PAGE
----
Oklahoma has the largest population of Native Americans among all 50 states, a population that adds nearly $11 billion to the state's economy each and every year. As the Tulsa World noted, Oklahoma's total annual economic impact is $148 billion, to which the 38 federally recognized tribes in the state contribute 7 percent.
Economic Impact Analysis on the Statewide Impact of Oklahoma Tribes
Oklahoma City University's Steven C. Agee Economic Research & Policy Institute recently conducted an economic impact study , released today to the press, examining the statewide impact of the tribes living in the state.
In addition to the $10.8 billion that the 38 federally recognized tribes of the Sooner State collectively added to its economy, they also supported 87,000 jobs, representing 5 percent of the more than 1.5 million jobs throughout the state. Businesses such as the gaming industry, professional and retail services and the hospitality and entertainment industry provided $5.6 billion of the tribes' $10.8 billion dollar economic impact.
The tribes also contributed $792 million to various Oklahoma businesses and governmental bodies for education, health care, social service and economic development opportunities for Native Americans, reported Business Wire . Direct payroll contributions from the Tribes amounted to $1.5 billion in state and local taxes, an average of $27,610 per employee.
Economic Impact Analysis Funding Sources, Cooperating Tribes
The Oklahoma Department of Commerce founded and sponsored this economic impact analysis and the Cherokee, Chickasaw, and Choctaw Nations also provided funding.
Tribes cooperating and participating in the study were the Cherokee Nation, Chickasaw Nation, the Choctaw Nation, the Citizen Potawatomi Nation, Muskogee (Creek) Nation, Peoria Tribe, and Shawnee Tribe.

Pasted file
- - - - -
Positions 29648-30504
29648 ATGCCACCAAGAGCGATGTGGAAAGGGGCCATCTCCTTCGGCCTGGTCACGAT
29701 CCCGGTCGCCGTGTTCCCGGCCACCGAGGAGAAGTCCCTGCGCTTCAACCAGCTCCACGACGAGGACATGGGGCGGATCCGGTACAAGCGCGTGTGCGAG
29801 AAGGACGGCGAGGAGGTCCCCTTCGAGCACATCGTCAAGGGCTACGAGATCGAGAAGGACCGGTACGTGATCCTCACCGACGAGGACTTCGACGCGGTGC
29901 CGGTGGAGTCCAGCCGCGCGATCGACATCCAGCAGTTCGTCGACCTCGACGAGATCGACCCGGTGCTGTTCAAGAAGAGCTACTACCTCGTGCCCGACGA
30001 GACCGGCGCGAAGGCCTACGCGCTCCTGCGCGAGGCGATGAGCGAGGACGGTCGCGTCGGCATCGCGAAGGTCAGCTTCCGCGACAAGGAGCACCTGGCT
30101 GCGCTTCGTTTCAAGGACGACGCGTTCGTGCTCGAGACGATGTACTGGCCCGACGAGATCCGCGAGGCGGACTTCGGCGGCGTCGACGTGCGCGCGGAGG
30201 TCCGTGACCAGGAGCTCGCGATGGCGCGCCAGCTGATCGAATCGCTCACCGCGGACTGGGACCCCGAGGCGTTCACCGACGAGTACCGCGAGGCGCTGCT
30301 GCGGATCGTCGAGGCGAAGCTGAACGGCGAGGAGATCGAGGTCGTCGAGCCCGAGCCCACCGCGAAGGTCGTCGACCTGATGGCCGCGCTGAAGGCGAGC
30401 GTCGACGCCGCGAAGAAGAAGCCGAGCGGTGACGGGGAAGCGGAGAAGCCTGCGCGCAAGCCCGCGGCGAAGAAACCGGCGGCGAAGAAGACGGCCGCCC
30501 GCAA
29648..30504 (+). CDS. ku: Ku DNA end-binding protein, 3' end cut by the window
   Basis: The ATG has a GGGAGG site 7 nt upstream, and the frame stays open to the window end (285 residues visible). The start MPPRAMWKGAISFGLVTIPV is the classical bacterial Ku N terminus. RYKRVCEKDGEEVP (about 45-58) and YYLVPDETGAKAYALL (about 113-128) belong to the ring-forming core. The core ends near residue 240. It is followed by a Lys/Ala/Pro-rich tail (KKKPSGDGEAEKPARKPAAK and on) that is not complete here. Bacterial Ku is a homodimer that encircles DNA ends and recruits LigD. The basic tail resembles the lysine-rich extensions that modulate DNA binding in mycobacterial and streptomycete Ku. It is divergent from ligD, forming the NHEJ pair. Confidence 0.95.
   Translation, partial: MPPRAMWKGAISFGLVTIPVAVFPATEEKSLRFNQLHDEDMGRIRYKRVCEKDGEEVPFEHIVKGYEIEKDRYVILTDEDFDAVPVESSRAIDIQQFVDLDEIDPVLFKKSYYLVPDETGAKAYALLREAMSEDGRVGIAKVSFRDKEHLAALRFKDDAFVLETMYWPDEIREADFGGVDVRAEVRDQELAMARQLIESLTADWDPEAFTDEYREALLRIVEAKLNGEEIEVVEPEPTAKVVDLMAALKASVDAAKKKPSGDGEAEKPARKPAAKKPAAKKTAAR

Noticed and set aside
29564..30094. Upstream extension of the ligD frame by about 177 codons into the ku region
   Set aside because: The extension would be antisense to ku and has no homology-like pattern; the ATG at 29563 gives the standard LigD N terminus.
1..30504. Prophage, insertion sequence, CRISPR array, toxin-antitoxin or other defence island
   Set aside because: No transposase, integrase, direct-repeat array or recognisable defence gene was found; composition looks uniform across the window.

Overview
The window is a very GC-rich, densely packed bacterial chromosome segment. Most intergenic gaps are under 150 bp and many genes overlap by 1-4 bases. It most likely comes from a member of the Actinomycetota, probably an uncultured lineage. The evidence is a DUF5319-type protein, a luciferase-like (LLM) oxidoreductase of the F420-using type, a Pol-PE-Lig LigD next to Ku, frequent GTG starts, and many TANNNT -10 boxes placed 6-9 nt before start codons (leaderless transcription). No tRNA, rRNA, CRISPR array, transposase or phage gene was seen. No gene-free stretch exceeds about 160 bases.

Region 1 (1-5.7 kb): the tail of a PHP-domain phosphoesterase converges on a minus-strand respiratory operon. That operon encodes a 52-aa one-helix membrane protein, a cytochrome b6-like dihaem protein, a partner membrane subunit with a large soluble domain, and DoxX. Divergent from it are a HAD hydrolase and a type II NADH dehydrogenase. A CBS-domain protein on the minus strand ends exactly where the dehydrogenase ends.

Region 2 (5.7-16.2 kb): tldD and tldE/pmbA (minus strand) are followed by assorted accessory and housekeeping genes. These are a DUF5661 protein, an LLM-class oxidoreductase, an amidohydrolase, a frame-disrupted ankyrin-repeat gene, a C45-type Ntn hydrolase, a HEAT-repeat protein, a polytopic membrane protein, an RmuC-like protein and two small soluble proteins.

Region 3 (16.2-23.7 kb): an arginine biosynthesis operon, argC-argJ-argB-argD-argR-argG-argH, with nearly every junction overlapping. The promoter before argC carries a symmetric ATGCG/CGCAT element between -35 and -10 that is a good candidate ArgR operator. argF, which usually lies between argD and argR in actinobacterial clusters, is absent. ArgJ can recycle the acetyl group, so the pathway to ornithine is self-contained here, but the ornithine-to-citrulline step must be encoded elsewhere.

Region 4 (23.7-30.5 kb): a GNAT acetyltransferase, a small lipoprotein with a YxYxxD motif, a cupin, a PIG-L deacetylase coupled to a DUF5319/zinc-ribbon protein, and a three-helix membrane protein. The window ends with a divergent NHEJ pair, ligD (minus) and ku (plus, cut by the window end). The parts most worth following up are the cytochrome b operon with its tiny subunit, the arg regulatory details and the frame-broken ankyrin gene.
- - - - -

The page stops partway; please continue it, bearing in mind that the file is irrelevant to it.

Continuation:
Reactions to Analysis Results
Tulsa World reported that Dave Lopez, Oklahoma Secretary of Commerce, released this statement in regards to the economic impact analysis: "As made evident by the results in the study, Oklahoma's tribes provide economic opportunities and growth to many Oklahomans -- particularly in rural areas of the state."
Cherokee Nation Principal Chief Bill John Baker said this first-of-a-kind study allows the Native Americans' contributions to the state to be quantified and that now and in the future, the Tribes want to continue to partner with Oklahoma government for the benefit of everyone living in the state.
Kyle Dean, Ph.D., associate director and research economist at the Meinders School of Business at Oklahoma City University, stated to Business Wire that the research reveals the positive impact the tribes' economic input has in Oklahoma and represents important income and opportunities for people living in the rural parts of the state.
Although there could be little doubt that a population of more than 480,00 citizens must indeed have an economic impact on Oklahoma's economy, it is eye-opening to learn of just how much impact the Native Americans have in the state.
Smack dab in the middle of the baby boomer generation, L.L. Woodard is a proud resident of "The Red Man" state. With what he hopes is an everyman's view of life's concerns both in his state and throughout the nation, Woodard presents facts and opinions based on common-sense solutions.